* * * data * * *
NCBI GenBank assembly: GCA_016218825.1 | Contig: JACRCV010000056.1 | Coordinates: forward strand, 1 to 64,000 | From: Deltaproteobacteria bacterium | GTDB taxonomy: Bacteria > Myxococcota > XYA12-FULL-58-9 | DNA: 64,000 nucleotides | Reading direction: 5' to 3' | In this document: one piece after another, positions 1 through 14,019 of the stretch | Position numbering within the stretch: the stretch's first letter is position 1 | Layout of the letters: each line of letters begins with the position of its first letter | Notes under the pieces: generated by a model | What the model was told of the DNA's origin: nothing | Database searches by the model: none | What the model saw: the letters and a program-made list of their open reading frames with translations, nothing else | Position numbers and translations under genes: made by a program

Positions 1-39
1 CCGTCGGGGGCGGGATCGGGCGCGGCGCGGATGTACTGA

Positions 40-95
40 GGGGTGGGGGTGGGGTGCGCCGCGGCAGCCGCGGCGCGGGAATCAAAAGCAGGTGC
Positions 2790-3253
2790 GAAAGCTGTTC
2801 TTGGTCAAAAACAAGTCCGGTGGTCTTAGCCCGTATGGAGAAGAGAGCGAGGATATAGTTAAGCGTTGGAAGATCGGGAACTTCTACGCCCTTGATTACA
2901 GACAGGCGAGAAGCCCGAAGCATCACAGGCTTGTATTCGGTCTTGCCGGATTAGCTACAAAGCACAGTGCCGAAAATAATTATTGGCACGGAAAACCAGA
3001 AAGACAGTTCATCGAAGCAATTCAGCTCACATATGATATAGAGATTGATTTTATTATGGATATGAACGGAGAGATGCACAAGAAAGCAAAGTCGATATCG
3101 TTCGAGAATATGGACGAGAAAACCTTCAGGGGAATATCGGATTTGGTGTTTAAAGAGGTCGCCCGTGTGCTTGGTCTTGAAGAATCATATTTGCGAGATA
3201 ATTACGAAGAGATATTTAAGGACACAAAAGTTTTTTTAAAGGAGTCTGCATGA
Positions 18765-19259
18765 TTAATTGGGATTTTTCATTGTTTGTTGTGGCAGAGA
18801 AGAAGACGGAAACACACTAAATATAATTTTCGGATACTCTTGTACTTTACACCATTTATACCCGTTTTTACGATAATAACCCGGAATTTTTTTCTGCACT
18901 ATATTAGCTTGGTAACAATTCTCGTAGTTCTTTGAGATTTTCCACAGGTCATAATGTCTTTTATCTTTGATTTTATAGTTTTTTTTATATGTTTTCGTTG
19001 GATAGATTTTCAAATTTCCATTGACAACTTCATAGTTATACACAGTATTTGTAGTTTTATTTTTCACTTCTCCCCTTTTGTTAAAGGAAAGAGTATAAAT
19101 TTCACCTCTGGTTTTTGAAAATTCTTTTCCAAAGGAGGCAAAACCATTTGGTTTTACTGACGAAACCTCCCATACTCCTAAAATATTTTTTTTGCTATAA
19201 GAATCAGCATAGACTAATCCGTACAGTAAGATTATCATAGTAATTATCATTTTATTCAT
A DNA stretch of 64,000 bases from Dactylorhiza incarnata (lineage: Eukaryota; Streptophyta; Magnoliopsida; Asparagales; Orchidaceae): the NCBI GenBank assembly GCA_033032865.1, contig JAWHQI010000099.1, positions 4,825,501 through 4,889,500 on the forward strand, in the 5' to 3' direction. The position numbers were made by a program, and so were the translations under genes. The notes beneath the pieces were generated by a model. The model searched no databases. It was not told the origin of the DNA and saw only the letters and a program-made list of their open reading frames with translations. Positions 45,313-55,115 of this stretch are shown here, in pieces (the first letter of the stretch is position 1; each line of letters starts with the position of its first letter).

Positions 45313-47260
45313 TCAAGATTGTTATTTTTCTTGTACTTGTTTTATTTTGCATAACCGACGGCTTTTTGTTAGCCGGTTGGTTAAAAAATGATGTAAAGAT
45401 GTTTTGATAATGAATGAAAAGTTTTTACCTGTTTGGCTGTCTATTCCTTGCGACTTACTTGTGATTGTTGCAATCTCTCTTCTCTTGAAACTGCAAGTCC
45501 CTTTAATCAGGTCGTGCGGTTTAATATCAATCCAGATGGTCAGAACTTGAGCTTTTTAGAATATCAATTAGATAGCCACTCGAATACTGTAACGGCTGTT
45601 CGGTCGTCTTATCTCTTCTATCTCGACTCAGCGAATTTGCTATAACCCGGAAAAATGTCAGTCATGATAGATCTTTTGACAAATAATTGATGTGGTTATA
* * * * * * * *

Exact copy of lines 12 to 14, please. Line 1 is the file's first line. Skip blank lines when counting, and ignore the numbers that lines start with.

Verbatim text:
3201 ATTACGAAGAGATATTTAAGGACACAAAAGTTTTTTTAAAGGAGTCTGCATGA
Positions 18765-19259
18765 TTAATTGGGATTTTTCATTGTTTGTTGTGGCAGAGA